Myths are inherent to any society.There are them on any subject, but there are many myths related to health in general and also to dentistry. These myths are passed down from generation to generation and are presented as real facts, although they are often inaccurate or even false.
The truth of dental mythsThis poses a health risk for people who believe them, so we wanted to reveal the reality behind the most widespread myths.
Myth: It's not important for children to take care of their baby teeth.
Fact: Although baby teeth are not permanent, failure to take care of them can have detrimental consequences for permanent teeth. Definitive teeth malposition, alignment problems or the need for orthodontic treatment are just some of the concerns related to the loss of baby teeth due to cavities. In addition, it is key that children learn the basics of oral hygiene when they are young, not only to take care of their mouths then but to incorporate good oral habits that accompany them throughout life.
Myth: If you don't have problems with your teeth, you don't need to go to the dentist.
Fact: Most dental problems are not evident in their initial stages. Only when they have progressed in their affectation do they begin to show signs and symptoms that are easily detectable by the patient who suffers them. In many cases, the dentist is the only one capable of detecting that a problem exists. Going to the dental clinic twice a year for regular dental check-ups and professional dental cleanings are vitally important for maintaining good oral health. In this way, dental problems can be treated before they become serious complications that require more invasive, expensive and uncomfortable treatment.
Myth: You should avoid brushing your teeth and flossing if your gums bleed.
Fact: Bleeding your gums is a warning that you have periodontal disease or gingivitis. Precisely for this reason, you should continue brushing and flossing your teeth gently, as gingivitis is caused by poor oral hygiene and stopping cleaning your teeth will only make the situation worse. If the bleeding doesn't stop after a few days or gets worse over time, don't hesitate to contact your family dental clinic.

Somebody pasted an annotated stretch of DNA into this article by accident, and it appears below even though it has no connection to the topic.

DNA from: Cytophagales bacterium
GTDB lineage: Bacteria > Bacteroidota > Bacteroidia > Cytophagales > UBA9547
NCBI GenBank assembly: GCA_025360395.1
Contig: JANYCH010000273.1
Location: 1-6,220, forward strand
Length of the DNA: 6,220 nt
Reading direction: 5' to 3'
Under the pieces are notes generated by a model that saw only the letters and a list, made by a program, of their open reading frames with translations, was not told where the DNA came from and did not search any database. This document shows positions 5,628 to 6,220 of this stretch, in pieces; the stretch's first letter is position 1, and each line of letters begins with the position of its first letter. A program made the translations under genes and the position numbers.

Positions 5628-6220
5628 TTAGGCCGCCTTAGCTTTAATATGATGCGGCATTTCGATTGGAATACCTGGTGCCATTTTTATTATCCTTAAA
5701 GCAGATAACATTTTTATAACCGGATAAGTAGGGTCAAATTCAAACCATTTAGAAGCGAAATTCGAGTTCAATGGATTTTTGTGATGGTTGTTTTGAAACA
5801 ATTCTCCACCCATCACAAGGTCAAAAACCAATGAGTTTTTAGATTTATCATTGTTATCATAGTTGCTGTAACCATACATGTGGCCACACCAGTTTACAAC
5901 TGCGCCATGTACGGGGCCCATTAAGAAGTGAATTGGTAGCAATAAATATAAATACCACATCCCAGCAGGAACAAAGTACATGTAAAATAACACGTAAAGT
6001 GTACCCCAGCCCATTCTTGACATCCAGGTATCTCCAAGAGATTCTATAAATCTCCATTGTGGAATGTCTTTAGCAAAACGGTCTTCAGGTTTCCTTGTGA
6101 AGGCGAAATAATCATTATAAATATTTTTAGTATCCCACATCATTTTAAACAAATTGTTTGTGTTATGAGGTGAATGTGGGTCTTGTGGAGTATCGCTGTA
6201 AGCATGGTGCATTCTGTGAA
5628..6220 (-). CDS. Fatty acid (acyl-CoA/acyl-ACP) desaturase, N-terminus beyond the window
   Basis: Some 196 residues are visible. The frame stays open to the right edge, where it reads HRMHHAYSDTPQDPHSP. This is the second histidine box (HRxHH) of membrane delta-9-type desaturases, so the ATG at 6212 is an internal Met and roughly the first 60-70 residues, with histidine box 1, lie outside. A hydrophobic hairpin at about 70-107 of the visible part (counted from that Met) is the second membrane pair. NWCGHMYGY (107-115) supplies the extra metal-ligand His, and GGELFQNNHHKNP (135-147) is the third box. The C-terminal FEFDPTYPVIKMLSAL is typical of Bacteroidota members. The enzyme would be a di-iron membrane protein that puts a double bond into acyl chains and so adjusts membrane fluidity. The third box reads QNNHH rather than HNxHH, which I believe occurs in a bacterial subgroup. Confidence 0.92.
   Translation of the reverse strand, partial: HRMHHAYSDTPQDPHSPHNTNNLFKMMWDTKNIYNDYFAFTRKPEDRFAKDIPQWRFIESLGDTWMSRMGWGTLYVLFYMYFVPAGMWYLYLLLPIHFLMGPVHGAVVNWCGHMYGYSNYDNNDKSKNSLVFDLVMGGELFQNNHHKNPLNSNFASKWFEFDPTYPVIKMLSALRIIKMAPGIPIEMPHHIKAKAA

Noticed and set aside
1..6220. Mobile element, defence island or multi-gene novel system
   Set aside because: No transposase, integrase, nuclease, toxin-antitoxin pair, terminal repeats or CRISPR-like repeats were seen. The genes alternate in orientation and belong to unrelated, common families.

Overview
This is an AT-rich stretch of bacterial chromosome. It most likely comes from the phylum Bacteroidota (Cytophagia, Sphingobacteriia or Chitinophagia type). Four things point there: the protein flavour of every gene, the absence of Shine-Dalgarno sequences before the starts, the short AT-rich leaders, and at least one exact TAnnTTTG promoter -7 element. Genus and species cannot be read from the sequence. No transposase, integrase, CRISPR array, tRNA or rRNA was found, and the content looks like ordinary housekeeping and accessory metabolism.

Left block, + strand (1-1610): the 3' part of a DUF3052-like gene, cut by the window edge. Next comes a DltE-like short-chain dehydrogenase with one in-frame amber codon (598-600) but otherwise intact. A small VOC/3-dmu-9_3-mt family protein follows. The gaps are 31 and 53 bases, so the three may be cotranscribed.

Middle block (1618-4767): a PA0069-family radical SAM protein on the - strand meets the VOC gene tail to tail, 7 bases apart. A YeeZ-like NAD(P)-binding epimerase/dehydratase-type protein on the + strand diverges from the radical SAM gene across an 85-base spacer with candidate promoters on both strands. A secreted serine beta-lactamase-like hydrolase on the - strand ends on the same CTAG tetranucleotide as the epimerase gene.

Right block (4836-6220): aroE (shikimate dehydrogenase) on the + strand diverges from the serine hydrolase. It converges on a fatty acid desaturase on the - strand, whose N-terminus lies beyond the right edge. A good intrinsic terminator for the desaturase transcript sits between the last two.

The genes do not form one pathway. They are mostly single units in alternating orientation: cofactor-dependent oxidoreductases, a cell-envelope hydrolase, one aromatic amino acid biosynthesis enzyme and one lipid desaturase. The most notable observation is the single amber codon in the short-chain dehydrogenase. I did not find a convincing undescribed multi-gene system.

Myth: Sugar-free gum is a good substitute for a toothbrush.
Fact: Although chewing sugar-free gum offers benefits for fresh breath, promoting saliva secretion and minimally cleaning your teeth after meals, it should not be considered a substitute for brushing or flossing. Dental plaque and food particles can only be completely removed with a toothbrush and floss.
Myth: Tooth decay is a problem that only affects children.
Fact: Tooth decay can occur at any age. There are many situations and conditions that cause both adults and the elderly to be at risk for tooth decay. As an adult, you are more prone to gingival recession, which increases the risk of root caries (in the roots of exposed teeth). In addition, many adults and older people take medications that dry their mouths. This dryness also facilitates the appearance of cavities, as the lack of saliva reduces the mouth's ability to clean bacteria and neutralize acids.
Myth: All teeth that have tooth decay and are treated will have tooth decay again in the future.
Fact: It is not impossible for a tooth that has been treated for decay to become infected again, but this can be prevented by proper brushing and flossing. If the filling is broken or cracked, there is a greater chance of recurrence of tooth decay, but this can be prevented by restoring the filling again. Therefore, periodic monitoring of the fillings prevents the teeth that have suffered cavities from becoming infected again.
If you hear any dental myth that you are unsure of, tell your dentist to tell you whether or not it is true.
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